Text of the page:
President Joe Biden on Thursday launched military airstrikes against two Iranian-backed militias in Syria, in retaliation for a rocket attack in Iraq last week that injured US troops and killed a Filipino contractor as well as two other recent aggressions.
In the strike, Biden’s first known military action since taking office, the US hit seven targets with seven bombs used by the groups Kata’ib Hezbollah and Kata’ib Sayyid al-Shuhada to smuggle weapons. As of now it’s unclear if anyone was hurt or killed, though US officials expect about “a handful of people” may have died, the Washington Post reported.
Politico reported Biden chose the “middle” option presented to him, though it’s unclear what other plans he considered.
A US official, speaking on the condition of anonymity to speak freely about sensitive discussions, told me the administration’s thinking behind the airstrikes was that they needed to “send a message that the US will not turn a blind eye to attacks on our forces by Iranian-sponsored militias.”
Pentagon spokesperson John Kirby said the president ordered the “proportionate military response” to send “an unambiguous message: President Biden will act to protect American and Coalition personnel. At the same time, we have acted in a deliberate manner that aims to de-escalate the overall situation in both eastern Syria and Iraq.”
The strikes occurred around 6 pm Eastern time, though the retaliation had been planned over several days, according to the Wall Street Journal. Biden made the decision this morning, Defense Secretary Lloyd Austin told reporters today.
“I’m confident in the target that we went after, we know what we hit,” the secretary said, noting he advised launching the strikes. “We’re confident that that target was being used by the same Shia militants” who attacked US troops last week.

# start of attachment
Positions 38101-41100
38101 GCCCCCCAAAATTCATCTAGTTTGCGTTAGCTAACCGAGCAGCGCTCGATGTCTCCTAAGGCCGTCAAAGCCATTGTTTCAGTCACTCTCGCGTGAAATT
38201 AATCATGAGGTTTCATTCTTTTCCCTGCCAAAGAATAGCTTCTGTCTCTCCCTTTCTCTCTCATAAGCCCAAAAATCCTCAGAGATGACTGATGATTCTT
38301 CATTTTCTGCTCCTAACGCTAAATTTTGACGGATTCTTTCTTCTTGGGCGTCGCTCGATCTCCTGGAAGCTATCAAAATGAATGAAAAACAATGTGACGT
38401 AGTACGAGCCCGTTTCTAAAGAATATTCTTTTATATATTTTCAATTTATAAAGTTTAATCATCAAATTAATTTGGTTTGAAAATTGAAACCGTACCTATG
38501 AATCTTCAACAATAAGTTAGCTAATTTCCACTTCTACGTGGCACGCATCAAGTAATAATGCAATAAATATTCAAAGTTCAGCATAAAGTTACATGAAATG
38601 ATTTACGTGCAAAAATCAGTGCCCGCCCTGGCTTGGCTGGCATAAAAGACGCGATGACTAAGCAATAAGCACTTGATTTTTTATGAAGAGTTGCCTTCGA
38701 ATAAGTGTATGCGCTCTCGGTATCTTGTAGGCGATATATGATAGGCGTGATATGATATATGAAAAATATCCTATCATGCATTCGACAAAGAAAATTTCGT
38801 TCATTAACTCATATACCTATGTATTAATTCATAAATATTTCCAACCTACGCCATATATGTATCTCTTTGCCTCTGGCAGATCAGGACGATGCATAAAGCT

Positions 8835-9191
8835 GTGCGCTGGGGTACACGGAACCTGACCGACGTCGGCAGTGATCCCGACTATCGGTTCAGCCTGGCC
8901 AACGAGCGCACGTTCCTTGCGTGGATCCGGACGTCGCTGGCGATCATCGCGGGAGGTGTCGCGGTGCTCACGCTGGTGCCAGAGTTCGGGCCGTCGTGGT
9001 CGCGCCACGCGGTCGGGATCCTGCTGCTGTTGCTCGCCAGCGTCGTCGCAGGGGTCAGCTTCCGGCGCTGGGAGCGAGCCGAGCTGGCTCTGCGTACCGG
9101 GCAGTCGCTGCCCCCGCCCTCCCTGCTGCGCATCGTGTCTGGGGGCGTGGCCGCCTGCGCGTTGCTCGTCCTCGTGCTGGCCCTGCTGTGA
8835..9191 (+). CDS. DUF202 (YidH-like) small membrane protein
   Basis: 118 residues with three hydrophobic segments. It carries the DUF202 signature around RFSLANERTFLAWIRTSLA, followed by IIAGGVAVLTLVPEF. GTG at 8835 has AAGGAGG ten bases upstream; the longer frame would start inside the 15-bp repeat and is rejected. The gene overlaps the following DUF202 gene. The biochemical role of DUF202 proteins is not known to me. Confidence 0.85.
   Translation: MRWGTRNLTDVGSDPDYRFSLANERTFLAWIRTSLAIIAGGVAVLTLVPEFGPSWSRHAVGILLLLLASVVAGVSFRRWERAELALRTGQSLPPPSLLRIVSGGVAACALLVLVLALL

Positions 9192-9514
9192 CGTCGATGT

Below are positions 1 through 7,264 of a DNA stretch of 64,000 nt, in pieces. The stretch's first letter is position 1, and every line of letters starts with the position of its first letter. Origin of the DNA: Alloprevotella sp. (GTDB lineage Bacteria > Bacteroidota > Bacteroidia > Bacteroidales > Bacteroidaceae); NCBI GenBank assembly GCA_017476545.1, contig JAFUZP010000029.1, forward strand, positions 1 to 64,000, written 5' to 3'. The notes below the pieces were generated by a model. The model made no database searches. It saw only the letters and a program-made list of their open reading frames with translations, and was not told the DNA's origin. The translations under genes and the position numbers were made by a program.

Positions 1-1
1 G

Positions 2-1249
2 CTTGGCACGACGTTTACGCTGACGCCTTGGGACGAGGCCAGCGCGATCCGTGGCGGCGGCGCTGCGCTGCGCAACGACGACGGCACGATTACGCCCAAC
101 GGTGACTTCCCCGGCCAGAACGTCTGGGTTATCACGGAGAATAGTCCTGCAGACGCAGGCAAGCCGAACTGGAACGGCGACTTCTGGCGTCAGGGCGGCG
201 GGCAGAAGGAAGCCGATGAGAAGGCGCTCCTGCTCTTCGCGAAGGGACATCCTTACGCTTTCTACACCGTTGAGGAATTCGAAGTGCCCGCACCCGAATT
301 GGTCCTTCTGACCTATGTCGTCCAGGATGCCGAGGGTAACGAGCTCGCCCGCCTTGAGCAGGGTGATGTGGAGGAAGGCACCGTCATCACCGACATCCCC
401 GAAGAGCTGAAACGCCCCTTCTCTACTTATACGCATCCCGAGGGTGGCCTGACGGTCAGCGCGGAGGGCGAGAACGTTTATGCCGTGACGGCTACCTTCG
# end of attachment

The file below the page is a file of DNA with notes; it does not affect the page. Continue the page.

Some experts are already applauding the president’s decision.
“This was a golden move by the Biden administration,” said Phillip Smyth, an expert on Shi’a militias at the Washington Institute for Near East Policy, because it let Tehran know the new American team is willing to strike Iranian-linked targets wherever they operate throughout the Middle East. “This is the administration saying ‘we mean business.’”
It was also a way of sending that message without angering Iraq, Smyth added, which bristled at US airstrikes on Iranian proxies in Iraq during the Trump administration, seeing them as a violation of Iraqi sovereignty. Targeting a weapons facility in Syria avoids that problem.
Others, like the Institute for Policy Studies’ Phyllis Bennis, believe the decision was unnecessarily “provocative and dangerous.”
“Is this what ‘‘America is Back’ is supposed to mean?” she asked rhetorically.
The question now is what the retaliatory attack might mean for the Biden administration’s effort to reenter the Iran nuclear deal. Washington agreed to join an informal meeting with Iran brokered the European Union, but Tehran said it was still “considering” the offer. It’s possible that the regime might balk at future talks after Biden’s action.
Even so, it seems Biden calculated that protecting US troops operating in the Middle East from attacks by Iranian proxies takes priority over that diplomatic process. In so doing, he became the latest president to order a military operation in the Middle East.